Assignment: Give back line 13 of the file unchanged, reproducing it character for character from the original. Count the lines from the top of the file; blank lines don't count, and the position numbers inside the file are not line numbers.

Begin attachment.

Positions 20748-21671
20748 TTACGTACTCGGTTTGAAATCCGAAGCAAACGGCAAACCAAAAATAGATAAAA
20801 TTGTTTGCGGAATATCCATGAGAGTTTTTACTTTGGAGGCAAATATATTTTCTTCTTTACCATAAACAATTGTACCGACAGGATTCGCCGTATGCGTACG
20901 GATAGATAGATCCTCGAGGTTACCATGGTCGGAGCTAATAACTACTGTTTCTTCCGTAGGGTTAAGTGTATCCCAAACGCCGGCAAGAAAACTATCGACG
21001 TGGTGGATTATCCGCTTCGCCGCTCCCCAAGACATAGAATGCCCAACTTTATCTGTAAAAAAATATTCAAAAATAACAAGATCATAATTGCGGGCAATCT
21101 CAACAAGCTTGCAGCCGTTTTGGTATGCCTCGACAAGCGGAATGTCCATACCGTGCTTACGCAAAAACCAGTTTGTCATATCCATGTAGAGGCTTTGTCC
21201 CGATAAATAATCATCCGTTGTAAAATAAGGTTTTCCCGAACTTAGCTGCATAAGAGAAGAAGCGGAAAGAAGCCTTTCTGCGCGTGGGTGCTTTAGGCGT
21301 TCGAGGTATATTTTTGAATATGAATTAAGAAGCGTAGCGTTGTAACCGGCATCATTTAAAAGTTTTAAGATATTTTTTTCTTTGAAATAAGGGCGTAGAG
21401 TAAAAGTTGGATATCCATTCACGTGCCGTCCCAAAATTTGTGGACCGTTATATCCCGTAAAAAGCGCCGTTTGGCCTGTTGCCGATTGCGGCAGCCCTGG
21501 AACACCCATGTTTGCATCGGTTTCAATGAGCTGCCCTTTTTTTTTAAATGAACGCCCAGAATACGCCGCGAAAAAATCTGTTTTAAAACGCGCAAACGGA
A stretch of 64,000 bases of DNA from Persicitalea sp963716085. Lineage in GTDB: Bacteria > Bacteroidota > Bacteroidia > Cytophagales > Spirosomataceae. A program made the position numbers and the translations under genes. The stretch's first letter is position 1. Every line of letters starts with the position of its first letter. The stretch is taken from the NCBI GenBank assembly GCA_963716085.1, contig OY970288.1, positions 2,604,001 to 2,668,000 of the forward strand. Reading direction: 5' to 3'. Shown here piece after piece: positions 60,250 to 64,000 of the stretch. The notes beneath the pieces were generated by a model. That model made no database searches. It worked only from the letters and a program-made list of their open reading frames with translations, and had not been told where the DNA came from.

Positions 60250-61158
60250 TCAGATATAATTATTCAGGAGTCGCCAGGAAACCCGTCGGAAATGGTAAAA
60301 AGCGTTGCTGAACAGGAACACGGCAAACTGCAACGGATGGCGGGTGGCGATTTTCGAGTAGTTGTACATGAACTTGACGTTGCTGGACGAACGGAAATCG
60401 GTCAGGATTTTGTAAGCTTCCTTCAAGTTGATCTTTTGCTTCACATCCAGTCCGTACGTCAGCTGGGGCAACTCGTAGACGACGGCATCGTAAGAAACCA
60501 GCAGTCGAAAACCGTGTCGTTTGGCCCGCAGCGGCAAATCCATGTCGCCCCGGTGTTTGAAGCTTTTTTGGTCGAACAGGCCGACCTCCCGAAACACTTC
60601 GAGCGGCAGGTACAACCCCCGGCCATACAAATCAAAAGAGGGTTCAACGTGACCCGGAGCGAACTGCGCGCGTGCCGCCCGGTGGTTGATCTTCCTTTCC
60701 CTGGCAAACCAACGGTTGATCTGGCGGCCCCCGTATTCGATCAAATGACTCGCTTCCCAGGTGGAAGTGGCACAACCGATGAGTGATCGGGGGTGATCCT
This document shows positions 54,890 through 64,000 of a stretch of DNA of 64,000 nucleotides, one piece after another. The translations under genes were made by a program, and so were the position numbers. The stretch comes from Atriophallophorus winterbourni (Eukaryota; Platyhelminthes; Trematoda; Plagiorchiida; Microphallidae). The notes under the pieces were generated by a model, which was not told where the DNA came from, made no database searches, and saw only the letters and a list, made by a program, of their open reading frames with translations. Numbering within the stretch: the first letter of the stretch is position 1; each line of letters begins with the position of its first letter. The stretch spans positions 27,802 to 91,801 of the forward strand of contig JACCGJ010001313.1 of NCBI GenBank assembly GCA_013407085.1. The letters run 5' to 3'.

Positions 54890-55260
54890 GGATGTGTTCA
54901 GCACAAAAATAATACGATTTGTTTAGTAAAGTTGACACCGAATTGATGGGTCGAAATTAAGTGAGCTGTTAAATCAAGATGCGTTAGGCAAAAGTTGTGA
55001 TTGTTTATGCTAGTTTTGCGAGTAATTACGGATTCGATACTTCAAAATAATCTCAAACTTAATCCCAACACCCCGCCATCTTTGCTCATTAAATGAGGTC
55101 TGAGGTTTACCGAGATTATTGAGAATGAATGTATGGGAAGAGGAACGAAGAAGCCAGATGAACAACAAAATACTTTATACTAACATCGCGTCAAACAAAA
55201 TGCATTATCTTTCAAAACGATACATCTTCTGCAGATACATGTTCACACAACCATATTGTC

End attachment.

60250 TCAGATATAATTATTCAGGAGTCGCCAGGAAACCCGTCGGAAATGGTAAAA